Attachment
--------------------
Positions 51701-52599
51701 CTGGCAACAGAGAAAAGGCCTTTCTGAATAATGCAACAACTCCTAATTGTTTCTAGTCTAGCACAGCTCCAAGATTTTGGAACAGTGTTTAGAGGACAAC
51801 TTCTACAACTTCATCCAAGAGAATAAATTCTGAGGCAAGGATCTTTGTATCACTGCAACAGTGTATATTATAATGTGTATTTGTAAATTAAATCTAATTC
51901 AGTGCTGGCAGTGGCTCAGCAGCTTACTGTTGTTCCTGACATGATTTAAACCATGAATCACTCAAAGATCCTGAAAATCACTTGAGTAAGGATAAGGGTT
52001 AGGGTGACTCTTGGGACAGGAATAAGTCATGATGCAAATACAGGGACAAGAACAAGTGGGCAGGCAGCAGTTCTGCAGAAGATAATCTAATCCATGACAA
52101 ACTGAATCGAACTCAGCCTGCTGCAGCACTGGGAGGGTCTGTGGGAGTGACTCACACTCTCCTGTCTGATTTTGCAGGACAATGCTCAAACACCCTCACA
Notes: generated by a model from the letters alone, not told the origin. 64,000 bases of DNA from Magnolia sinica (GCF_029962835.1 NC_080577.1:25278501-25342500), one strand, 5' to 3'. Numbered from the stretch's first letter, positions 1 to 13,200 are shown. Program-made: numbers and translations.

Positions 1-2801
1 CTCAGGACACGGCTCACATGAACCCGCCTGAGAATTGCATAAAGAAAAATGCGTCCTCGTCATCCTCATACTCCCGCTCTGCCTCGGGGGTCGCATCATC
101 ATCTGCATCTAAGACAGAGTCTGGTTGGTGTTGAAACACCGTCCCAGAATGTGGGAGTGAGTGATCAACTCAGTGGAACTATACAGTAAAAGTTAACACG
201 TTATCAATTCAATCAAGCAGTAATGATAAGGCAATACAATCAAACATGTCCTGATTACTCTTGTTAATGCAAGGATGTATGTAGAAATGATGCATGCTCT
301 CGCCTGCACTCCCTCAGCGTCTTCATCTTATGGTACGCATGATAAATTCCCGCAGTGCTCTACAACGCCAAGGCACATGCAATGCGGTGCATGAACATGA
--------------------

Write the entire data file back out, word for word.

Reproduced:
Positions 51701-52599
51701 CTGGCAACAGAGAAAAGGCCTTTCTGAATAATGCAACAACTCCTAATTGTTTCTAGTCTAGCACAGCTCCAAGATTTTGGAACAGTGTTTAGAGGACAAC
51801 TTCTACAACTTCATCCAAGAGAATAAATTCTGAGGCAAGGATCTTTGTATCACTGCAACAGTGTATATTATAATGTGTATTTGTAAATTAAATCTAATTC
51901 AGTGCTGGCAGTGGCTCAGCAGCTTACTGTTGTTCCTGACATGATTTAAACCATGAATCACTCAAAGATCCTGAAAATCACTTGAGTAAGGATAAGGGTT
52001 AGGGTGACTCTTGGGACAGGAATAAGTCATGATGCAAATACAGGGACAAGAACAAGTGGGCAGGCAGCAGTTCTGCAGAAGATAATCTAATCCATGACAA
52101 ACTGAATCGAACTCAGCCTGCTGCAGCACTGGGAGGGTCTGTGGGAGTGACTCACACTCTCCTGTCTGATTTTGCAGGACAATGCTCAAACACCCTCACA
Notes: generated by a model from the letters alone, not told the origin. 64,000 bases of DNA from Magnolia sinica (GCF_029962835.1 NC_080577.1:25278501-25342500), one strand, 5' to 3'. Numbered from the stretch's first letter, positions 1 to 13,200 are shown. Program-made: numbers and translations.

Positions 1-2801
1 CTCAGGACACGGCTCACATGAACCCGCCTGAGAATTGCATAAAGAAAAATGCGTCCTCGTCATCCTCATACTCCCGCTCTGCCTCGGGGGTCGCATCATC
101 ATCTGCATCTAAGACAGAGTCTGGTTGGTGTTGAAACACCGTCCCAGAATGTGGGAGTGAGTGATCAACTCAGTGGAACTATACAGTAAAAGTTAACACG
201 TTATCAATTCAATCAAGCAGTAATGATAAGGCAATACAATCAAACATGTCCTGATTACTCTTGTTAATGCAAGGATGTATGTAGAAATGATGCATGCTCT
301 CGCCTGCACTCCCTCAGCGTCTTCATCTTATGGTACGCATGATAAATTCCCGCAGTGCTCTACAACGCCAAGGCACATGCAATGCGGTGCATGAACATGA